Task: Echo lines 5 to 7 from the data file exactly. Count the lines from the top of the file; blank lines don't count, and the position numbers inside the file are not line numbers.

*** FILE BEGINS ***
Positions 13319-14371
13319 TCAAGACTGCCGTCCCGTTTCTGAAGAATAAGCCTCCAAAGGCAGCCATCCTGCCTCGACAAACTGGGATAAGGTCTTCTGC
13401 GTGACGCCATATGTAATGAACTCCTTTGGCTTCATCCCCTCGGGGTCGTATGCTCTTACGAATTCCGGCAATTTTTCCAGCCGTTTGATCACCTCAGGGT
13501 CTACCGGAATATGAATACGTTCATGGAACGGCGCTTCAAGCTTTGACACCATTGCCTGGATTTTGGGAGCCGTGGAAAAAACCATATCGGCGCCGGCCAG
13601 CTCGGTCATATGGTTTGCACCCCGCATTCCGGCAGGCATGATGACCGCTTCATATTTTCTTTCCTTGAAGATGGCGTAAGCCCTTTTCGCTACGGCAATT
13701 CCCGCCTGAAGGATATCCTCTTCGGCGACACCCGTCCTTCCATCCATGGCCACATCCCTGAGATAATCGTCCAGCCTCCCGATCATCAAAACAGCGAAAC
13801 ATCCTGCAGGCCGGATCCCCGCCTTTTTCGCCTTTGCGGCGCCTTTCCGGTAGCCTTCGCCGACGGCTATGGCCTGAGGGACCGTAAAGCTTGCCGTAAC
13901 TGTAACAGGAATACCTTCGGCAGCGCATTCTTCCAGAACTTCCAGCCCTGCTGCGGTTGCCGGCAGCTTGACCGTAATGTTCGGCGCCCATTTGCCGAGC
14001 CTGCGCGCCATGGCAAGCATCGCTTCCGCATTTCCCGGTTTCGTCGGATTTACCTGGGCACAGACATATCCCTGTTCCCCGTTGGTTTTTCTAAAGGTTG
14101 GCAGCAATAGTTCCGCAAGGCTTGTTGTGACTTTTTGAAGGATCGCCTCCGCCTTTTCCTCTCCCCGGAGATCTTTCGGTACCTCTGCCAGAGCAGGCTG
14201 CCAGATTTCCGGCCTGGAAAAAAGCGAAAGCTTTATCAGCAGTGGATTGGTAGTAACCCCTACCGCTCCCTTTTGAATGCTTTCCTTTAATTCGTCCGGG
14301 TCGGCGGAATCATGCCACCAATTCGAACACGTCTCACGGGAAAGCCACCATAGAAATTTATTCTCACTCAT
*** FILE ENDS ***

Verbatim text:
13601 CTCGGTCATATGGTTTGCACCCCGCATTCCGGCAGGCATGATGACCGCTTCATATTTTCTTTCCTTGAAGATGGCGTAAGCCCTTTTCGCTACGGCAATT
13701 CCCGCCTGAAGGATATCCTCTTCGGCGACACCCGTCCTTCCATCCATGGCCACATCCCTGAGATAATCGTCCAGCCTCCCGATCATCAAAACAGCGAAAC
13801 ATCCTGCAGGCCGGATCCCCGCCTTTTTCGCCTTTGCGGCGCCTTTCCGGTAGCCTTCGCCGACGGCTATGGCCTGAGGGACCGTAAAGCTTGCCGTAAC